12.02.2010 11:59 AM

Hudak’s Cons: for their cronies, against tougher rules for consultants

This is being handed out at the Leg as I type this.  Among other things, it represents a huge, huge strategic error by the Hudak Hillbillies – it shows that, despite all their braying and screeching about accountability, they have voted against rules to get tougher on lobbyists and consultants. They voted against all that. (The NDP voted for it.)

We’re going to tattoo this one on Timmy’s forehead, now.  It’s a huge fumble.  And it’s amazing, frankly.

***

For Immediate Release

Hudak’s Conservatives Vote Against Tougher Rules

for Lobbyists and Consultants

(Queen’s Park) – Tim Hudak and the Ontario Conservatives put the interests of their high-priced Conservative lobbyist friends over taxpayers today, voting against a ban on taxpayer dollars being used to hire lobbyists to ask for more government money.

“Tim Hudak has a lot of antics, but his actions speak louder.  He’s putting the interest of high-priced Conservative lobbyists ahead of taxpayers.  That’s the Conservative way,” said Liberal MPP Dwight Duncan.

The Conservatives have tried to block accountability and transparency at every turn.  Conservatives opposed:

    • Banning taxpayer funded  lobbyists: they voted against stopping taxpayer  dollars from being wasted on lobbyists asking for more taxpayer  dollars
    • Increasing transparency and  accountability: they voted against requiring  expenses to be posted online for Ministers, their staff, and the executives  at public agencies like hospitals, hydro companies, and local health  integration networks
    • Banning partisan  advertising: they wasted $250 million of  taxpayer money on partisan self-promotion, and voted against legislation to  stop it
    • Independent auditing of the books  before an election: after hiding a $5.6 Billion  deficit from Ontarians, they voted against requiring the Auditor to sign off  on the books before an election

Conservatives have a long record of trying to reward their friends and then trying to hide it.  In 1999, the Harris-Hudak Conservatives removed agencies like Hydro One from freedom of information requirements, and then funnelled millions of taxpayer dollars through untendered contracts to Conservative insiders like Tom Long, Leslie Noble and Jamie Watt.

“Tim Hudak just doesn’t get it.  He should be standing up for hard-working families instead of protecting his friends at the trough,” said Duncan.

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13 Comments

  1. Tim Lemieux says:

    I wish they’d also have an all-party ban on the term “hard working families”.

  2. J. Coates says:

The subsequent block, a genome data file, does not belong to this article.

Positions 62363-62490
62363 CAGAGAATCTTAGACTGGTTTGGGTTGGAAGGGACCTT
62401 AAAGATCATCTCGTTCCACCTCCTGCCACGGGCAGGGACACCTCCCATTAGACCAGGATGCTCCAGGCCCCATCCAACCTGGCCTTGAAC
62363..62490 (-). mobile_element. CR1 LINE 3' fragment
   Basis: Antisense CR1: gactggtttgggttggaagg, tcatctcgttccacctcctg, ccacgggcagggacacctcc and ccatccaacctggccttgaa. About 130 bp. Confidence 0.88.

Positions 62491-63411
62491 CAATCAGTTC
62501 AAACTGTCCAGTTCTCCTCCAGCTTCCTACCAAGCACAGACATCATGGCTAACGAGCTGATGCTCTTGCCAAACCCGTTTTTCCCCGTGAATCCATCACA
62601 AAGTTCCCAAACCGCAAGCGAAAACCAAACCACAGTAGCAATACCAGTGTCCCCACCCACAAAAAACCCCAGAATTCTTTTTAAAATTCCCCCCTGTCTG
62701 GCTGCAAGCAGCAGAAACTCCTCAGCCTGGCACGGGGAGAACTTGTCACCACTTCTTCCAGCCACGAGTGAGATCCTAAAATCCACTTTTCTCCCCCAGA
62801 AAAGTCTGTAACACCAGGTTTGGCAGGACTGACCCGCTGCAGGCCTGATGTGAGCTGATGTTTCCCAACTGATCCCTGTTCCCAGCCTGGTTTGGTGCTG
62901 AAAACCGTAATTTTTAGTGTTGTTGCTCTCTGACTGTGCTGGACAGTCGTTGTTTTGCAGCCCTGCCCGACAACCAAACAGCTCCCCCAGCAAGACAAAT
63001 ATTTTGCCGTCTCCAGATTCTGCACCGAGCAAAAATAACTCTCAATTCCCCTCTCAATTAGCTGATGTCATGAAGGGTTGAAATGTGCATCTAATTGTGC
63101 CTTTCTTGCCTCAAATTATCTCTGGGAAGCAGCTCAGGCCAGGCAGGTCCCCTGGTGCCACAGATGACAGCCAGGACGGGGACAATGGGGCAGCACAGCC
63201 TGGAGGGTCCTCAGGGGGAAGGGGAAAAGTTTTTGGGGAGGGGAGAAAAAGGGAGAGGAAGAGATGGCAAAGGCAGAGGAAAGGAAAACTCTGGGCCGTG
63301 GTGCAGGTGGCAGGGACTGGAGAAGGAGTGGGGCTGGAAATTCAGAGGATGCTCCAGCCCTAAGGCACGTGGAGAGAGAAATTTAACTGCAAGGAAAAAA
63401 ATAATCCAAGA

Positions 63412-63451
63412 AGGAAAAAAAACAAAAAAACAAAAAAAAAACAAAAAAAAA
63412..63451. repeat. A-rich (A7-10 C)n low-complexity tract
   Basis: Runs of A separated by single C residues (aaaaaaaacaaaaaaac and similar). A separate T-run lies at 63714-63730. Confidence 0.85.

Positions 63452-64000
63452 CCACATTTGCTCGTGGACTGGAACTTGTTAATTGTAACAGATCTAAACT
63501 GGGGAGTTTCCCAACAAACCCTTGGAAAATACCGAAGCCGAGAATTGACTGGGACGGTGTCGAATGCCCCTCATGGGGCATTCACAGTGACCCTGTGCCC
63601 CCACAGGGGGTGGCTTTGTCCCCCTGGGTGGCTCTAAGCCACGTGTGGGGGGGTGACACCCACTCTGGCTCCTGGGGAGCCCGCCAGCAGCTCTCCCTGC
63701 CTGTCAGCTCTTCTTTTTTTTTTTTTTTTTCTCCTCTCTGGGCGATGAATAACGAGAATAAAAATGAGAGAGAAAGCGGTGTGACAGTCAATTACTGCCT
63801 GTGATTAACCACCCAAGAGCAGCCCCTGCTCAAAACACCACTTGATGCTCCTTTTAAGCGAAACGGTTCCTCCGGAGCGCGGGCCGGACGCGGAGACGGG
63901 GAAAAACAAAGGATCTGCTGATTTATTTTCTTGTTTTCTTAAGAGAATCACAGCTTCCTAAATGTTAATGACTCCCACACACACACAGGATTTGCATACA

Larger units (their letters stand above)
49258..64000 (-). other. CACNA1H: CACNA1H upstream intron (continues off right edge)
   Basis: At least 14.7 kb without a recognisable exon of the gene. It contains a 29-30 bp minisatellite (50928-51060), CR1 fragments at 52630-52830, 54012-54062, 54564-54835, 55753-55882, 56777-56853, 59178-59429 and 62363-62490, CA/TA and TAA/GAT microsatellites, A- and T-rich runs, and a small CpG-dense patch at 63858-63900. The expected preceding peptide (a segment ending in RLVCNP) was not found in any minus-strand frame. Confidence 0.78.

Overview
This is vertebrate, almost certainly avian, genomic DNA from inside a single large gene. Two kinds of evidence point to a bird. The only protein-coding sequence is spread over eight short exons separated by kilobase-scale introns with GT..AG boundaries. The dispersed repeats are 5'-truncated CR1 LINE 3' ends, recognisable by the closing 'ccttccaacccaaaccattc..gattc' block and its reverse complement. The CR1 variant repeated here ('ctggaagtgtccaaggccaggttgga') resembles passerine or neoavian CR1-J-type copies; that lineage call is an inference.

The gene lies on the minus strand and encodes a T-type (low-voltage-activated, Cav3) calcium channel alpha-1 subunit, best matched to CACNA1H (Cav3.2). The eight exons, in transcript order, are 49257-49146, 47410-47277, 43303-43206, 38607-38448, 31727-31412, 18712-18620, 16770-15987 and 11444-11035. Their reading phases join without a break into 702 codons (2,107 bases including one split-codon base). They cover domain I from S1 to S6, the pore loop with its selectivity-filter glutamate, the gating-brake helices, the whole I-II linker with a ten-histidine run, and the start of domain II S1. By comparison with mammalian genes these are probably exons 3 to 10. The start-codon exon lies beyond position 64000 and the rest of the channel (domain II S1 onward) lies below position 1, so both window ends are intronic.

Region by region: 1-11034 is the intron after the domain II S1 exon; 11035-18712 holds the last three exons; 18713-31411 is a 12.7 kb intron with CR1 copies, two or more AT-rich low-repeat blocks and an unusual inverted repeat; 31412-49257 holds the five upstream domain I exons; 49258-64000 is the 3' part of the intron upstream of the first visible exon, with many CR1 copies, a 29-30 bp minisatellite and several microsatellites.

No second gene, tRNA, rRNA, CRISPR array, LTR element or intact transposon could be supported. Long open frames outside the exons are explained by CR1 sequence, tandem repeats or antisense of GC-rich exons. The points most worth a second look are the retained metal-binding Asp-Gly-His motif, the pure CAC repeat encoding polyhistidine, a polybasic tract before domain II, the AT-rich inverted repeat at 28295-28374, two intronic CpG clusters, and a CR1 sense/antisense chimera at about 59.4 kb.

This sounds a lot like business as usual in Quebec. Some years ago my business partner and I tried to open a specialty coffee shop in Montreal. Everybody and their dog showed up with their hand out for this or that permit. We said to hell with it and moved back to Calgary. It’s too bad this disease could be spreading to Ontario.

  3. Paul R Martin says:

    The devil is in the details. A lot of bills really do not do what their sponsor says they are doing. I am also suspicious of the timing. The Liberals have been in power for several years, and at long last they want to appear to be tough on those lobbyists. If the Liberals lose the next election which is not beyond the realm of possibility, they want different rules to govern lobbyists, than were in place during the last two Liberal administrations.

  4. james Smith says:

    Got a link to the presser so I can Tweet it?

  5. Peter1a says:

    It’s way too late being tough on lobbyists. What they should have done is simply ban them.

    We don’t ever want to get into the kind of mess that’s South of the border and that’s where we are headed unless we kick the lobbyists out !!

    • Abby Thomas says:

      Nothing wrong with being a lobbyist – some of my best friends are lobbyists. The cause that McGuinty’s championing is that organizations receiving public money shouldn’t be using public money to hire lobbyists to lobby for more public money.

      Makes sense to me. Hudak doesn’t get it. Oink.

    • Namesake says:

      Yeah, it’s pretty alarming how ubiquitous it is, and how those moneyed interests who can afford to hire those mouthpieces get so more access to Parliamentarians’ attention.

      As The Hill Times Reported the other day,

      Registered lobbyists met with MPs more than 1,300 times in 10 weeks

      http://www.thehilltimes.ca/page/view/lobbying-11-29-2010

  6. riley says:

    What I’d like to see is a law outlawing lobbyists (anyone speaking on behalf of a company or organization) from meeting with individual MPs. They have to pitch to all-party committees only. That would put the stone cold smackdown on the gravy gulpers right quick. This wouldn’t preclude individual citizens from complaining to their local MP or mounting petitions, etc. Just clamp down on third parties representing second parties.

  7. Harry Covair says:

    The Cons, both provincial and federal, are moving further and further away from traditional small “c” conservative values and now rely heavily on a base that consists of a rag-tag bunch of special interests groups that respond in true pavlovian style to hot button issues, and the corporate oligarchs- the latter playing the former like puppets. There is ideology but no vision, at least not a vision that includes the majority of Canadians. Lobbyists, consultants and side door deals are needed more than ever to hold this mess together and present the charade of caring about taxpayers/citizens as a truth.

  8. Patrick Deberg says:

    Tom Long must be breathing a sigh of relief !!

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